Spot the robot dog can now follow humans

Don’t like the idea of being followed by a robot? Then look away now because new technology means robots, rather than being programmed or remotely directed, can be ‘paired’ with a human and then follow them.

A new proof-of-concept collaboration between Trimble and dynamic following technology specialist Piaggio Fast Forward (PFF) features Boston Dynamics’ Spot the robot dog following a construction worker round a site with two further robots in a platoon behind.

In this instance, Spot was fitted with PFF’s PFFtag smart following module prototype, complete with Trimble’s positioning technology: this eliminates the need to solely control the robot via joystick.

After the human pushes a button that activates a fused sensor array, Spot is paired with its human leader. The robot’s ability to sense direction and velocity is improved as it follows the leader. No special training nor other hardware or software is required. According to PFF: “This can create a wider range of applications for existing machines and positively impact productivity, safety and quality of work.”

Greg Lynn, CEO of PFF, said: “Most robotics companies look at the world as a world of obstacles. We adopted the opposite approach and this philosophy has fuelled our research of how humans and robots physically move through space. We design behaviours that understand people and help automate tasks so you don’t have to build complicated hardware.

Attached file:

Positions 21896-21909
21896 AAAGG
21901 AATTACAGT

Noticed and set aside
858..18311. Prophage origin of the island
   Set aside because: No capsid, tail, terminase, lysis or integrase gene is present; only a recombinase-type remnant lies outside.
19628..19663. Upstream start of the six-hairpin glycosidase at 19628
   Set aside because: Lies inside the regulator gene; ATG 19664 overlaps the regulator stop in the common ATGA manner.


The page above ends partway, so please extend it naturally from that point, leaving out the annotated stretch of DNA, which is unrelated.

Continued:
“Working with Trimble to boost the process of replacing remote-controlled robots traveling on predetermined paths in mapped environments has enabled yet another step in the ultimate goal of providing safe and intuitive operations of machines in industrial environments.

“Dynamic following technology is one step closer to kicking the doors open to further implementation – from power tools to farming equipment to even automated vehicles.”

Aviad Almagor, division vice president at Trimble Emerging Technologies, added: “The follow-me technology by PFF provides an intuitive user experience and opens the door to collaborative robots that can augment the human workforce. Like, a 21st century Sancho Panza, robots with PFFtag, may have the future ability to assist construction professionals in their daily workflow, carry heavy equipment, improve efficiency and enhance workers safety.”

Watch Spot follow its leader:

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